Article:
Entertainment

Actor Bradley Cooper snapped this selfie using Ellen DeGeneres's smart phone.
Entertainment News

Hollywood Celebrates At 86th Academy Awards

Last Sunday was Hollywood’s big night.

The annual Academy Awards (known as the “Oscars”) recognize the best movies, actors and movie-makers of the year.

Four of the top awards are Best Picture, which went to the movie 12 Years a Slave; Best Actor (Matthew McConaughey, who starred in Dallas Buyers Club); Best Actress (Cate Blanchett, who starred in Blue Jasmine) and Best Director (Alfonso Cuaron for Gravity).

CBC's Jian Ghomeshi with Neil Young
Entertainment News

Neil Young Speaks Out Against “Oil Sands” In CBC Radio Interview

Neil Young is a Canadian singer-songwriter who is internationally famous.

He has been called “one of the most important figures in rock music.”

In 2009, he was made an Officer of the Order of Canada.

Young is an activist and many of his songs are political.

Now, Young is doing a four-city tour of Canada to protest what he feels is massive damage to the environment being done in the oil sands in Alberta.

What does the Fox say picture book.
Entertainment News

What Does The Fox Say? — The Picture Book

The latest viral music video is being turned into a children’s picture book.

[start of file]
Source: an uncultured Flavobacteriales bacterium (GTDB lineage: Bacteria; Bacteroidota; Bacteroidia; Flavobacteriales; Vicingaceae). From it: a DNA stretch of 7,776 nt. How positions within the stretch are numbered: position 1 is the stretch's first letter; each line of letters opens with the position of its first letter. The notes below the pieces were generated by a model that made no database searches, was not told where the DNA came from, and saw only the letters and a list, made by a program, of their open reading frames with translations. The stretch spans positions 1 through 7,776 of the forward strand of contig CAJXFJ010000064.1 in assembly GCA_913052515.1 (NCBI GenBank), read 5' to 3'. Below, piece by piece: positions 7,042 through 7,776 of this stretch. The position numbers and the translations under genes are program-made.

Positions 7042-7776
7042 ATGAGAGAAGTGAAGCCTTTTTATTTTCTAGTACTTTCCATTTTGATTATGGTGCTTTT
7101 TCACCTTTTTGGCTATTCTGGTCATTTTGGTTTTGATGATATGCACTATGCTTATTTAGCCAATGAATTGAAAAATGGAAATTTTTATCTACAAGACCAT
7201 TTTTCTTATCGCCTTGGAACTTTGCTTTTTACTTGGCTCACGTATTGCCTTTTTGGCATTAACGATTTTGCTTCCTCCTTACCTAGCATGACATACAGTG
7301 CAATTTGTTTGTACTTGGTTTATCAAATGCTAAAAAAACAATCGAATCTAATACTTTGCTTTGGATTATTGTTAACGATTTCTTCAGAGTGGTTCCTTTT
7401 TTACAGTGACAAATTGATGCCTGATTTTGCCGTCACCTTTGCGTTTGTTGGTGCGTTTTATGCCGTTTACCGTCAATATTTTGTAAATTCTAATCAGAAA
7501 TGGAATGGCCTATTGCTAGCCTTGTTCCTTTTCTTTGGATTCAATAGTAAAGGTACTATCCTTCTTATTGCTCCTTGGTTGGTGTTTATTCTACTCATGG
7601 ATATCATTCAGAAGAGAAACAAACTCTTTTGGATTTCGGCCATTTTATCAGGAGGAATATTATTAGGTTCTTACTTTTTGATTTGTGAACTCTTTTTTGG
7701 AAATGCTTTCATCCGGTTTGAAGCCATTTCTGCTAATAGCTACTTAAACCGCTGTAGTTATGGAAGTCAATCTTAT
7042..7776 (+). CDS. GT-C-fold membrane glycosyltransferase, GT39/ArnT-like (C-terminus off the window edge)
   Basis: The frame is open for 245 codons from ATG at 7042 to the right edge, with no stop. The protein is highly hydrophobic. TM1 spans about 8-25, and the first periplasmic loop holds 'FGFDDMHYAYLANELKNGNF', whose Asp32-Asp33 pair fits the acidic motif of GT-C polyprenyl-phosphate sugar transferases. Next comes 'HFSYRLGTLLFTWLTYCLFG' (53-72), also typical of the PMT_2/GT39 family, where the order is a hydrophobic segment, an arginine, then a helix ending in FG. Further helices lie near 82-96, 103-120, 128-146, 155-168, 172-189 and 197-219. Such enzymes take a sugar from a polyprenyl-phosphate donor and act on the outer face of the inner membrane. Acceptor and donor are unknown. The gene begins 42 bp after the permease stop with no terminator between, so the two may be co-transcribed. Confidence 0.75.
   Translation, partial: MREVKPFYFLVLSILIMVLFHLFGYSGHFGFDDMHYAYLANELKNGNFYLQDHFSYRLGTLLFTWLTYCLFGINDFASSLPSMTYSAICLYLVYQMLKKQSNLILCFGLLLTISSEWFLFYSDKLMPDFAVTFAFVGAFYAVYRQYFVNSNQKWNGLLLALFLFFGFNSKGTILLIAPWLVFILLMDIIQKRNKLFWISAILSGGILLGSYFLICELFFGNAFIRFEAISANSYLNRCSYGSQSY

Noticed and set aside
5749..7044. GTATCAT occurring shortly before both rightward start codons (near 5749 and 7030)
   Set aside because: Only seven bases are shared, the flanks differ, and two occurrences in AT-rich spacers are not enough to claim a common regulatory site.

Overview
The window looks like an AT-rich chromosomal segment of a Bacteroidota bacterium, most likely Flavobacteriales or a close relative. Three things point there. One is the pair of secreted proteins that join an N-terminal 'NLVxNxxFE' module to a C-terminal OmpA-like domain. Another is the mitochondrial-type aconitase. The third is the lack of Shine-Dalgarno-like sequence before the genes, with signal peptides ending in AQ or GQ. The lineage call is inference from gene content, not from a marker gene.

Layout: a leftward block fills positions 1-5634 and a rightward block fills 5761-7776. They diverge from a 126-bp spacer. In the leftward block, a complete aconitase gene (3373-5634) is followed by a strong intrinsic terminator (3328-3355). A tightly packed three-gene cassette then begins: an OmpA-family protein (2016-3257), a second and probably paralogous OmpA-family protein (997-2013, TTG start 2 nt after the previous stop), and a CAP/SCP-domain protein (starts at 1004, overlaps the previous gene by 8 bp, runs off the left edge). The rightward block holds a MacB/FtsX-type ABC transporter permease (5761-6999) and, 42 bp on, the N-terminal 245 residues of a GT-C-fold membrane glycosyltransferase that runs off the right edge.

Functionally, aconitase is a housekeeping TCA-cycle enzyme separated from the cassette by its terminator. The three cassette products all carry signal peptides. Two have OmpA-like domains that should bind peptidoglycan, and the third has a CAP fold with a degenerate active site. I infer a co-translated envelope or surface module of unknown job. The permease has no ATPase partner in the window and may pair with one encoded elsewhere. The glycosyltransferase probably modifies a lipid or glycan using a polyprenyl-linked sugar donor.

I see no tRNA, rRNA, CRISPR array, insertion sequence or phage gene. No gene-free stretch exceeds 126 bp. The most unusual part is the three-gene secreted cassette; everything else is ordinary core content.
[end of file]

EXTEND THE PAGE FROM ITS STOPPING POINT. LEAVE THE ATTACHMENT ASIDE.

“What Does the Fox Say?” is a catchy music video that’s been seen by more than 200 million people.

Never heard of it? Read the TKN article about it here.

It was created by two Norwegian brothers, Bard and Vegard Ylvisaker, collectively known as Ylvis.

The video was meant to be silly and almost meaningless. But the tune was so darned catchy, it caught on, big-time.

Now, it will be a picture book called “What Does The Fox Say?”

Publisher Simon & Schuster is launching the book next month. It was written by Ylvis and has illustrations drawn by Svein Nyhus.

The brothers had thought of the idea of creating a picture book from their song even before they uploaded it to YouTube.

Image: YouTube
Entertainment

Viral Video Turns Out To Be A Hoax

You can’t believe everything you see on the Internet.

Last week, millions of people—including many news producers—learned that lesson in a very interesting way.

A very popular Internet video turned out to be a hoax.

The video was of a girl twerking (a current dance fad) in her room; she dances so hard that she falls onto a candle and her pants catch on fire.

More than nine-million people watched the video.

The video was shown on hundreds of newscasts, including major networks ABC and some local Fox Network affiliates.